Without public relations professionals, news outlets couldn’t put content out. That nod to the hard workers of our profession came from Tina Karagiannis, assignment manager at Bay News 9, during last year’s Media Roundtable hosted jointly by the Tampa Bay chapters of FPRA and PRSA.
Each year, this event gives PR pros the chance to mingle with key players from local media outlets to discuss pet peeves, relationship building and the finer points of media relations. As we gear up for this year’s Media Roundtable on June 23, here’s a look back on some of the best pieces of advice shared during last year’s talk.
On pitching stories:
- ● Think about all the formats media outlets offer. Your story might not make the 6 o’clock news, but it might make the media outlet’s website or blog.
- ● Always look for that local angle. Even if your client is national, give your pitch a local element.
- ● Accept that there are going to be some days when your pitch doesn’t stand a chance. On days when big news is breaking and reporters are scrambling to cover it, you can expect that your unrelated pitch will not be on their radar.
On improving news releases:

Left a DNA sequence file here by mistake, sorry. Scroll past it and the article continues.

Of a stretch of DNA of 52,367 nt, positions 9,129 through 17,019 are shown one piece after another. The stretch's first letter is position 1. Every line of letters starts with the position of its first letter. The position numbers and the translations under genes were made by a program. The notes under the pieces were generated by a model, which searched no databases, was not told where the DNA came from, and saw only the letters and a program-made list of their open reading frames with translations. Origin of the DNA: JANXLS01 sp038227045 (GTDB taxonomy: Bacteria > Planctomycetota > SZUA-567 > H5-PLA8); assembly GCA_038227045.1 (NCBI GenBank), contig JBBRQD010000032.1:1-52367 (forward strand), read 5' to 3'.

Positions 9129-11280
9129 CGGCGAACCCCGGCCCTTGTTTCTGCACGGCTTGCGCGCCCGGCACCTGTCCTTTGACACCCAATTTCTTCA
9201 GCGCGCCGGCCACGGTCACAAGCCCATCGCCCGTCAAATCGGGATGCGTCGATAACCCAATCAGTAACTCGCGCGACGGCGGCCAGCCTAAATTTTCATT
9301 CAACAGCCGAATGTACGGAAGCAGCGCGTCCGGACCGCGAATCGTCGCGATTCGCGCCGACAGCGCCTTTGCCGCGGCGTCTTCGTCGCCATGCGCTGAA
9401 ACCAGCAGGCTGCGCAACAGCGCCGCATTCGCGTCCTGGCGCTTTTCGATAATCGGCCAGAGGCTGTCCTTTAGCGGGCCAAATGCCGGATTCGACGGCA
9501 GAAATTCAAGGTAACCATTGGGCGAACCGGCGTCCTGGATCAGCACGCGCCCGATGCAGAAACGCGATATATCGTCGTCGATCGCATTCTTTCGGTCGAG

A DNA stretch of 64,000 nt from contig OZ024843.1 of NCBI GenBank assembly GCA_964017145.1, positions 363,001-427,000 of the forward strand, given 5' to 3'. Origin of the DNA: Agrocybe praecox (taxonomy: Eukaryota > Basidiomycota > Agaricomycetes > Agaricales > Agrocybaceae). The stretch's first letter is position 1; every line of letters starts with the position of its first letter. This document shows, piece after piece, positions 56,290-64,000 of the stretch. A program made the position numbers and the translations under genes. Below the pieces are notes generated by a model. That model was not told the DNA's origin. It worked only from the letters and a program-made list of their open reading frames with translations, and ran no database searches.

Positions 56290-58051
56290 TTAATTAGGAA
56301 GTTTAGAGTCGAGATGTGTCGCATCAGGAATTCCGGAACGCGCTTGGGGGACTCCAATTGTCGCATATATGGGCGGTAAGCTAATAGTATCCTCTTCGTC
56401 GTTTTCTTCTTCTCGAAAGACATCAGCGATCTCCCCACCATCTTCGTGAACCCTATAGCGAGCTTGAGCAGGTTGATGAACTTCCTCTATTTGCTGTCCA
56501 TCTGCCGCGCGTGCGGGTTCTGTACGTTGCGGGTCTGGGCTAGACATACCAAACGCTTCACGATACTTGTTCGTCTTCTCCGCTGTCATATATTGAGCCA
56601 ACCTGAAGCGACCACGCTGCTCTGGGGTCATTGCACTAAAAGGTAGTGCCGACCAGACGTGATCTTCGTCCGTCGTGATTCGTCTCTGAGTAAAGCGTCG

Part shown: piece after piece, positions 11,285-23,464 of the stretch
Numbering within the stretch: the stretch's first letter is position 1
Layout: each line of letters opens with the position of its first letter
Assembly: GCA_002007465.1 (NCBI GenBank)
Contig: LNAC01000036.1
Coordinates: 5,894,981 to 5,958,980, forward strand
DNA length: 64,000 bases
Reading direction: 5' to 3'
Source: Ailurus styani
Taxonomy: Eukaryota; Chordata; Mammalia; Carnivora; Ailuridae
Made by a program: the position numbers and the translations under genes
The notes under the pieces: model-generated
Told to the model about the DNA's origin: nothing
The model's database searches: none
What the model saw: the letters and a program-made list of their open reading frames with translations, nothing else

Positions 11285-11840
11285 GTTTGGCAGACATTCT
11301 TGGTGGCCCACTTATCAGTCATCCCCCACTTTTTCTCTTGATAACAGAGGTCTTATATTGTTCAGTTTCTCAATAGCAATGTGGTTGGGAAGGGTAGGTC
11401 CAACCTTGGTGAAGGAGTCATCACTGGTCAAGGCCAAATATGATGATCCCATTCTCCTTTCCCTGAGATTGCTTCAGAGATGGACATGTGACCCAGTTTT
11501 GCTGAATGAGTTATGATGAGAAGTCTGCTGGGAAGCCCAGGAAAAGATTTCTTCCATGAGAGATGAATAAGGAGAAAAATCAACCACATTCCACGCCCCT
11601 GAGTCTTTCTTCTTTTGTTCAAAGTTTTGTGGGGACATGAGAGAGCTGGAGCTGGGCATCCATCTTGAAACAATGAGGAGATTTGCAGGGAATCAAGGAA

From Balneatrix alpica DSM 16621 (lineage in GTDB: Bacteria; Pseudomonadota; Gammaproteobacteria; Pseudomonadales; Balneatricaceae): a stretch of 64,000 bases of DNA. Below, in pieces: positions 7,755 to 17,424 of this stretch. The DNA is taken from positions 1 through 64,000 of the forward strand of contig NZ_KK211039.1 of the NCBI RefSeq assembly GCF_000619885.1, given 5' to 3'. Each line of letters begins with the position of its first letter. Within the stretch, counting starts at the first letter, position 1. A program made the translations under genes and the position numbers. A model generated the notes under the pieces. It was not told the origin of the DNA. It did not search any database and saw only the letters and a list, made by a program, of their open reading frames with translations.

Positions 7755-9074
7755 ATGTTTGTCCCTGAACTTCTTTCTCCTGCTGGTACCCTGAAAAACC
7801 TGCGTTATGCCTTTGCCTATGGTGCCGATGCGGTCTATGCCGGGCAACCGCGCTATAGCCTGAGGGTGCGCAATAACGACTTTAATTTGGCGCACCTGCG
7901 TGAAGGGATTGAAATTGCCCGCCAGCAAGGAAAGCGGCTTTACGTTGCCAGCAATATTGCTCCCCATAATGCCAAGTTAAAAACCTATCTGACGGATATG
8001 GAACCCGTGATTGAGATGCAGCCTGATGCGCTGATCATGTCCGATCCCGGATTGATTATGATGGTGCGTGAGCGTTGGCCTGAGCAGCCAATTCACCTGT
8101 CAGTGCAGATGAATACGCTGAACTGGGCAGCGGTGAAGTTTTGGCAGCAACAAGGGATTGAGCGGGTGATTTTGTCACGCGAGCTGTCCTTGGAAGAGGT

- ● Don’t make it too dense. News release format depends on what you’re pitching, but bullet points are good.
- ● PDFs are not OK. This is a big no-no. Do not send news releases as PDFs.
On better communication:
- ● Know reporters’ deadlines and be respectful of them. If you want your information included in a story, get back to the reporter in time. On the flip side, do not call to chat when a reporter is on deadline.
- ● Be smart when using Twitter. If you’re going to reach out to a reporter on Twitter, use a private message because your Tweet could get lost in the feed.
- ● Don’t drown a reporter in emails. Reporters get so many emails, make yours count. Don’t send so much and so often that you get known for that.
On relationship building:
- ● Reporters want to meet people. Engage with the reporters who cover your industry. Consider inviting them to coffee.
- ● Personal relationships matter when pitching. Don’t think about media outlets as institutions. Think of them in terms of the individual human beings who work there.
On crisis communications:
- ● In crisis management, come clean upfront. Letting bad news out in dribs and drabs keeps the story going longer.
What does the future hold for journalism? As Matt Brown of ABC Action News explained: We may not know what form it will take, but there’s a long future ahead for journalism. And as PR professionals, we must continue to evolve to meet the needs of reporters and editors as they brave this ever-changing landscape.
We appreciate the journalists who took time out of their busy schedules last year to share these tips, and we are looking forward to another insightful round this year on June 23 at the Centre Club in Tampa. Register today!